The notice must remain in place throughout the public consultation period of 7 days (not including bank holidays) starting the day after which the application is made. It may be sensible for you to record and retain evidence that you have complied with this requirement, perhaps by keeping a regular log, supported by photographs, that the notice is in place.
A copy of the notice will also be displayed on the council’s website throughout the consultation period. We will also consult with the police and the council’s Highways department in considering your application.
The council may grant (wholly or partially) or reject your application at the end of the public consultation period, but we must decide your application by the end of the determination period of 7 days (not including bank holidays) beginning the day after the end of the public consultation period.
Determining licence applications
Provided we do so within the determination period, the council may:
- grant the licence in respect of any or all of the purposes specified in the application
- grant the licence for some or all of the part of the highway specified in the application
- impose conditions
- refuse the application
Where a licence is granted, the licence will be valid until 30 September 2021, regardless of the date it is granted.
The council may only grant a licence if it considers that (taking into account any in conditions subject to which it proposes to grant the licence) nothing done by the licence-holder pursuant to the licence would have the effect of:
1. Preventing traffic, other than vehicular traffic, from
- entering the relevant highway at a place where such traffic could otherwise enter it (ignoring any pedestrian planning order or traffic order made in relation to the highway),
- passing along the relevant highway, or
- having normal access to premises adjoining the relevant highway,
2. Preventing any use of vehicles which is permitted by a pedestrian planning order or which is not prohibited by a traffic order
3. Preventing statutory undertakers having access to any apparatus of theirs under, in, on or over the highway, or
4. Preventing the operator of an electronic communications code network having access to any electronic communications apparatus kept installed for the purposes of that network under, in, on or over the highway.
In considering in particular whether furniture put on a relevant highway would have the effect in point 1 above, the council must have regard in particular to the needs of disabled people and the recommended distances required for access by disabled people as set out in guidance by the Secretary of State.
The council must take into account any representations made to it during the public consultation period. The council has a duty to behave fairly in its decision making and decisions will be made following an evaluation of what is to be regarded as reasonably acceptable in the particular location, having regard to its wider obligations as well as the temporary nature of the licence and the Act’s objectives.
There is no right of appeal if the grant of a licence is refused.
All licences granted are subject to the council’s standard conditions for pavement licences:
Standard conditions for pavement licences (PDF, 129KB)
Where considered appropriate the council may impose additional special conditions on the grant of a licence.
The Metropolitan Police, Greater London Authority and the Mayor’s Office have together sought to incorporate a protective security condition to pavement licences. Accordingly, the manager and/or at least one responsible member of staff for each premises must register and successfully the complete nationally recognised counter terrorism training product referred to as ACT eLearning package within 10 days of the pavement licence application being made, unless they have already done so.
The eLearning course is available on the GOV.UK website, it is free of charge and takes about 45 minutes to complete. (ACT eLearning Certificates are provided on successful on-line completion)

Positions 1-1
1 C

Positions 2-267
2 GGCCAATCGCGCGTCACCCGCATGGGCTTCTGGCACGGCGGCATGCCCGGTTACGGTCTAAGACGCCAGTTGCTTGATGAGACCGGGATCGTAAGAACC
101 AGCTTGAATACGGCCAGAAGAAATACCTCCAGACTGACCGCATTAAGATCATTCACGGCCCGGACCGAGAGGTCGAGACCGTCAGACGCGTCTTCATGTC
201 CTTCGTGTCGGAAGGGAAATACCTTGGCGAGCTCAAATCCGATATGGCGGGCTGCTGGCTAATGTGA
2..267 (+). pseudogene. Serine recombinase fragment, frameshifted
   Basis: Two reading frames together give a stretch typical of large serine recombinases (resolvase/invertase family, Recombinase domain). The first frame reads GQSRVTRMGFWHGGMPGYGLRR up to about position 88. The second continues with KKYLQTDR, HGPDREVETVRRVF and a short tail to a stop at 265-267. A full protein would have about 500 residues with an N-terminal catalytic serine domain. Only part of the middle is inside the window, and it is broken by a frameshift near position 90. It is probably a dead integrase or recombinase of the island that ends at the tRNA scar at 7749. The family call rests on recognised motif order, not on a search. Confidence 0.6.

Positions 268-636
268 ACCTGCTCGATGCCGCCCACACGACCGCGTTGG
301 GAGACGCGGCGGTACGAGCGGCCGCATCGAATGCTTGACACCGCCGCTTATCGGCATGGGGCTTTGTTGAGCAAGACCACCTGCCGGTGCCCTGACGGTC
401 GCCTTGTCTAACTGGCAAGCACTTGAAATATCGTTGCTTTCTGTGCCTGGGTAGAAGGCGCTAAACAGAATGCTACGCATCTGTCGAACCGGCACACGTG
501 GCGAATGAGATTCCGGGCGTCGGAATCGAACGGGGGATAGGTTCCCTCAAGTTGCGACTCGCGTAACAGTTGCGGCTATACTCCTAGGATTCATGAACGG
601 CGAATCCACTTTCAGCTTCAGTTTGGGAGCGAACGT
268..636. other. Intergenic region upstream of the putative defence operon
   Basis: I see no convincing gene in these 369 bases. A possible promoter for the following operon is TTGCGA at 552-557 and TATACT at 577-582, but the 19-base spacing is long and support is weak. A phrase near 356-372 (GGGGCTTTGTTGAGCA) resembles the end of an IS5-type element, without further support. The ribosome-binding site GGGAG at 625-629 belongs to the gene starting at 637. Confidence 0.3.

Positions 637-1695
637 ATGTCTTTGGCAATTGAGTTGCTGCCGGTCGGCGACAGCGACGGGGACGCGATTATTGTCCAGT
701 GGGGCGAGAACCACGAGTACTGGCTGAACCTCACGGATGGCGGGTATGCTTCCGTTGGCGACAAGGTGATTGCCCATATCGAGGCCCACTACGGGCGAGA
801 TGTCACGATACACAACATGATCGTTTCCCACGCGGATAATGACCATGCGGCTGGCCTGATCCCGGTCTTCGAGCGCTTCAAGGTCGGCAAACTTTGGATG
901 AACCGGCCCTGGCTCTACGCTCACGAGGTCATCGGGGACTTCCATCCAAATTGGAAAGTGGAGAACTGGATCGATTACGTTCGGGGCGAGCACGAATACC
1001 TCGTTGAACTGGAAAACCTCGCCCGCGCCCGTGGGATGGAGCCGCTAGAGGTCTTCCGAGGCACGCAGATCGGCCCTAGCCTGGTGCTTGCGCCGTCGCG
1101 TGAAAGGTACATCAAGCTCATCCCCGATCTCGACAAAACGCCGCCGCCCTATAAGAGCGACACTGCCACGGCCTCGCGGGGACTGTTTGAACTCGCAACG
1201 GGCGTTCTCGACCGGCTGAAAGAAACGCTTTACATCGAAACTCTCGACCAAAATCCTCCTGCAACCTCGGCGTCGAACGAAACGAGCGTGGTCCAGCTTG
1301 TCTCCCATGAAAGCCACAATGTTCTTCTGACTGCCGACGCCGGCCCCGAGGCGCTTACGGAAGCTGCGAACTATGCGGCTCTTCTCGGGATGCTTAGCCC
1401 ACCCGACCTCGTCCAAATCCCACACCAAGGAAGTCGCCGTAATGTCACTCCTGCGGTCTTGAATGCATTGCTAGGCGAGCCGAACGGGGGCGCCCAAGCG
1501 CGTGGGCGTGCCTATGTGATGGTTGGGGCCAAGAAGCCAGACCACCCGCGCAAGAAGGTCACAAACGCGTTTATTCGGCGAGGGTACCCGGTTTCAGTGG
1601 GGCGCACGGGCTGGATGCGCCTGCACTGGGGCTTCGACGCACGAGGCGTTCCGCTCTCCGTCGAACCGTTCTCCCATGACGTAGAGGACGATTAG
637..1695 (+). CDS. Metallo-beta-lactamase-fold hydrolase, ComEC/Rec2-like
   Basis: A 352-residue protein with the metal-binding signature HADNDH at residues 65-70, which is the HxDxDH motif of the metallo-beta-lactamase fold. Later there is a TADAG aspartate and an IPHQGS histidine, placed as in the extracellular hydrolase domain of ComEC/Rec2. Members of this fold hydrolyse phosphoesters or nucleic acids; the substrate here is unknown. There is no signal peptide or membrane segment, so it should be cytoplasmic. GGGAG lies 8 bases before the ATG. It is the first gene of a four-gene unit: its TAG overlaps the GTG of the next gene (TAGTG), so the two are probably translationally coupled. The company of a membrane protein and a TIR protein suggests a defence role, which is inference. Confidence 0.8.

If the council considers that a licence holder has breached a condition of a licence, it may either revoke the licence or serve a notice on the licence-holder requiring them to take such steps to remedy the breach as are specified in the notice within a time specified.
If the licence-holder fails to comply with a notice, the council may revoke the notice or take the steps itself and recover the costs of doing so from the licence-holder.
A licence may also be revoked in the following circumstances:
1. Some or all of the part of the relevant highway to which the licence relates has become unsuitable for any purpose in relation to which the licence was granted
2. As a result of the licence:
- there is a risk to public health or safety, or
- anti-social behaviour or public nuisance is being caused or risks being caused
- the highway is being obstructed (other than by anything done by the licence-holder pursuant to the licence
3. Anything material stated by the licence-holder in their application was false or misleading, or
4. The licence-holder did not comply with the duty to fix the notice to the premises and secure that it remained in place during the public consultation period
Every application for a new pavement licence is subject to a public consultation period of 7 days (not including Good Friday, Christmas Day and Bank Holidays) before it may be approved.
The consultation period starts on the day after a complete application is submitted to us. During this time, a public notice advertising the application must be displayed at the premises. A copy of every notice will also be published here for the duration of the consultation period.
Anyone who wishes to make representations on the application or object to the granting of a licence should contact the Licensing Team.
Millennium Cafe, 12 Whalebone Lane, Dagenham, RM8 1BB Toggle accordion
Public Notice - Millennium Cafe (PDF, 63KB)
End of consultation - 18 May 2021.
Notice of application for a pavement licence
Date of application: 11 May 2021.
Notice is given that:
Full name of applicant: Millennium Cafe.
Has applied to the London Borough of Barking & Dagenham for a Pavement Licence at:
Name and full address of premises: Millennium Cafe, 12 Whalebone Lane, Dagenham, RM8 1BB.
The application is for:
Brief description of application:
Due to Coronavirus we want to have some of our clients served outside.
Any person wishing to make representations regarding this application, or request to view the application may do so by contacting the Licensing Team by email at firstname.lastname@example.org or by telephone on 020 8215 3000 within the 7 days following the application date above (not including Bank Holidays).